I’ve previously mentioned that this is one of our favorite trips. Often the best places are the most difficult to reach, so sit back, breathe deep, and enjoy the Oregon ‘Outback’. Our starting point is Lakeview, Oregon traveling north on Highway 395. Be sure to top off your fuel, your food, and your adventurous spirit. Approximately five miles ahead turn right on Highway 140 up the Warner canyon and over the north Warner Mountains. At the crest of this pass is a ski park complete with lift and cross country trails, should you travel this way in the winter. This will be the last of the pine forests and green meadows.

Many people are not acclimated to the high desert steppe lands dominated by sagebrush and bunch grass. It initially seems to be a foreboding, semi-arid wasteland of high plateaus, steep outcroppings, and alkali basins. This is true unless you allow your senses to take hold and truly experience the diversity of the ‘badlands’.

After descending the Warner’s there will be a sign to the left indicating the road to Plush and Hart Mountain – Oregon road 3-13. Plush is a very small town with a general store, fuel, and food. There’s a good picnic area adjoining the store. It will seem like a long ride from Lakeview to the western edge of the Great Basin, but in reality you’ve only traveled twenty some miles. The principal item of interest in the Plush area, aside from the dramatic scenery, are ‘sunstones’, a semi-precious mineral feldspar in a variety of colors, but mostly commonly white and light yellow. The rarer varieties are blue and lavender. The Plush ‘Diamond’ Works is a shop in town that pWarnersrocesses and sells the stones. Should you care to explore for your own minerals, the BLM maintains a 2500 acre ‘Mineral Withdraw Area’ some twenty five miles north of Plush on the BLM road (don’t turn on road 3-12 to Hart Mt.) – follow the signs.

Heading out of Plush to the north you’ll come to road 3-12 and Warner Lake, part of a series of lakes that comprise Warner Wetlands Area of Critical Environmental Concern – quite a name for what the locals call ‘Potholes’. This is a critical part of the Pacific Flyway where most the migrating waterfowl stop over on their yearly sojourn to warmer climes. To the east are the huge, jutting cliffs of Hart Mountain. With some effort you may be able to spot bighorn sheep on the cliffs. These critters where hunted to extinction by the early settlers but re-introduced in the 1950’s by the Feds who transported 10 pairs of California Bighorns from Canada. It worked and today there’s said to be over 500 hugging the cliffs. A beautiful animal.

The paved road around the east side of the potholes turns into a fairly well graded gravel road near the base of Hart Mt. The route to Hart Mt. National Antelope Refuge ascends sharply up the side of this imposing mountain to the degree that I’ve had to put my truck in four wheel drive when towing a trailer to keep the rear tires from spinning loose of the gravel. The tow is very doable, but not for the faint of heart.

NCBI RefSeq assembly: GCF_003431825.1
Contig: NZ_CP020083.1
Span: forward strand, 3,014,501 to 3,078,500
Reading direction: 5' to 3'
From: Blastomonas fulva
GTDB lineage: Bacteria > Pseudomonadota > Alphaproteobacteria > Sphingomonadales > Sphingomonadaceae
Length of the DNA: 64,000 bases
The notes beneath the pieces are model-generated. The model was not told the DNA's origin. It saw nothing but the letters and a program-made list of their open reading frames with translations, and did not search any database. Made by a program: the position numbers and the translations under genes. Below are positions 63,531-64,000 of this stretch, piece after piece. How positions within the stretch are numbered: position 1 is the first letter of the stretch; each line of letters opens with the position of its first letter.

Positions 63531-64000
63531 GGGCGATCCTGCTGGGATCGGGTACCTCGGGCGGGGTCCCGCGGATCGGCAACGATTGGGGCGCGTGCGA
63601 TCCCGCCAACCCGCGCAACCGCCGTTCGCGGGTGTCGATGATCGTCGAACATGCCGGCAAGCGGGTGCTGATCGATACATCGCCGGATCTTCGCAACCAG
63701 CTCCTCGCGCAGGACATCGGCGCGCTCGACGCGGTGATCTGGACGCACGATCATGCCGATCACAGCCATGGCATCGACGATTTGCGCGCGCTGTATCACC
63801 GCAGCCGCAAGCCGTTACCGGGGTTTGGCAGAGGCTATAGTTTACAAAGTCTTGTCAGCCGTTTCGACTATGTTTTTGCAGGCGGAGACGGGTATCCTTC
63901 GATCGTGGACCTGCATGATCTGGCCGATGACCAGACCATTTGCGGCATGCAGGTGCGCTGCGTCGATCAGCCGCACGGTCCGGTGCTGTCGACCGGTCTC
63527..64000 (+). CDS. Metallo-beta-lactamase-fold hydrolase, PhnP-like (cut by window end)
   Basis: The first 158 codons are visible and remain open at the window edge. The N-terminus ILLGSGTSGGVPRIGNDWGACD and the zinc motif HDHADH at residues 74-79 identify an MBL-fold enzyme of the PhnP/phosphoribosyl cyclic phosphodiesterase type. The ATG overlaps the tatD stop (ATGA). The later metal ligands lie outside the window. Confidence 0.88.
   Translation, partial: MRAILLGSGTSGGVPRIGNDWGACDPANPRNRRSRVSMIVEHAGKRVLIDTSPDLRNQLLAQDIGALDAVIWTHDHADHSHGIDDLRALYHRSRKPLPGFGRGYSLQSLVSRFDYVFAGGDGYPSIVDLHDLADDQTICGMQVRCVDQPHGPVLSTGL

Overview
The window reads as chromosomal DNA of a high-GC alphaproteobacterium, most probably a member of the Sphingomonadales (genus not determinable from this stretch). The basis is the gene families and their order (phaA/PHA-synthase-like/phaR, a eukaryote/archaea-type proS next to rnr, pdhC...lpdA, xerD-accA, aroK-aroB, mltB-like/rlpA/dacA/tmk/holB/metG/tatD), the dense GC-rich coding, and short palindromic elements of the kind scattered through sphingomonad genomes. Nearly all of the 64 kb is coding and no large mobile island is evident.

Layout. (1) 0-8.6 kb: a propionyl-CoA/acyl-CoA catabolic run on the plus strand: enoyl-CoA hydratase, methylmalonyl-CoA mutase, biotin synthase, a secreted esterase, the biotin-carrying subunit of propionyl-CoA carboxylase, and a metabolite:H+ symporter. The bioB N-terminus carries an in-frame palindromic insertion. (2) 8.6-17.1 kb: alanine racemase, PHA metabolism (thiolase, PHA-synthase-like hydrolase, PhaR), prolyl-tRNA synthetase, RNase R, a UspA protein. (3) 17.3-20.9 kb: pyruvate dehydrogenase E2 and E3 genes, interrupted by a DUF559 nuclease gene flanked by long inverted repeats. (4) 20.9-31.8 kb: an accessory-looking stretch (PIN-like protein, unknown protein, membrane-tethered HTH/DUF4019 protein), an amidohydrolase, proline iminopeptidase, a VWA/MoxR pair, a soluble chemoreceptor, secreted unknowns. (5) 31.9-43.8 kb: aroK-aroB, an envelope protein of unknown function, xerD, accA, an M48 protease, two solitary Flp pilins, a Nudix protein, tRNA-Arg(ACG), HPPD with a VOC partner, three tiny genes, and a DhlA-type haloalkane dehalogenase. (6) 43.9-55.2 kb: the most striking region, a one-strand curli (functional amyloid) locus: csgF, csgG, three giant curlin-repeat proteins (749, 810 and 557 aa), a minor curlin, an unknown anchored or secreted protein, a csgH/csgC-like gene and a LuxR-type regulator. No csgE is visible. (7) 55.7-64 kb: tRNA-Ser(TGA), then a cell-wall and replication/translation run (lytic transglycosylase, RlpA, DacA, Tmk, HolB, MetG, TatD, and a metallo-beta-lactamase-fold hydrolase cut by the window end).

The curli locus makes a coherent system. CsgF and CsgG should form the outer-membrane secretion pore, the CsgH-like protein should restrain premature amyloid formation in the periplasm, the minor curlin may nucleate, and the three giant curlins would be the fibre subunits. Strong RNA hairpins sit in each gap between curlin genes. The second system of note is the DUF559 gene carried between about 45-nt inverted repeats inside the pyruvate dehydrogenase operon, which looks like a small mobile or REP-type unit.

As you top the cliffs a vast plateau appears with the road running a straight course to the refuge headquarters. Don’t expect antelope to be jumping out at you, but some can usually be seen in the distance. Their coloration is a perfect match for the area so look closely. The refuge headquarters is a great place to stop and get your bearings. Along with restrooms and drinking water, the headquarters offers interpretive displays, brochures, maps, and general information about the 278,000 acre refuge.

There are two side trips that we enjoy. If you want a good view of the wildlife, particularly the antelope and mule deer, go north from the headquarters to Petroglyph Lake, some three miles down a decent gravel road, though the last half mile is somewhat rocky. Wallace Stegner, the father of western writing, once commented that the defining elements of the west are that it is ‘vast and arid’. This becomes no more self-evident than in this setting. Tracking wildlife centers on finding water. Petroglyph Lake is thus a beacon for the creatures that call this vast plateau home. Morning and evenings are the best times to see these guys. In the afternoon, when you won’t disturb the watering animals, walk around the lake to find the Native American petroglyphs on the bordering rocks for which the lake was named.

If you plan on spending the night or longer, the best place is Hot Springs Campground, about 4 miles south of the headquarters. It’s a very basic campground, but offers a somewhat developed hot spring. An evening soak in the warm water under the star filled sky is an unexpected treat in this dusty, dry environment.

The road to the Steens Mountain continues east from the headquarters to Frenchglen. The usually well maintained gravel road traverses some sixty miles of mostly flat, high plateau. Occasionally you’ll see a lonely ranch house in the distance, but mostly there’s no sign human impact. About half way there’s Rock Creek Reservoir, which we’ve never stopped to explore. I have noticed a few people parked at the edge – maybe fishing, picnicking, or swimming. Moving on you’ll come to Highway 205. Turn left on this welcome paved road and travel some seven miles to Frenchglen, our destination. And yes, they do have cold beer.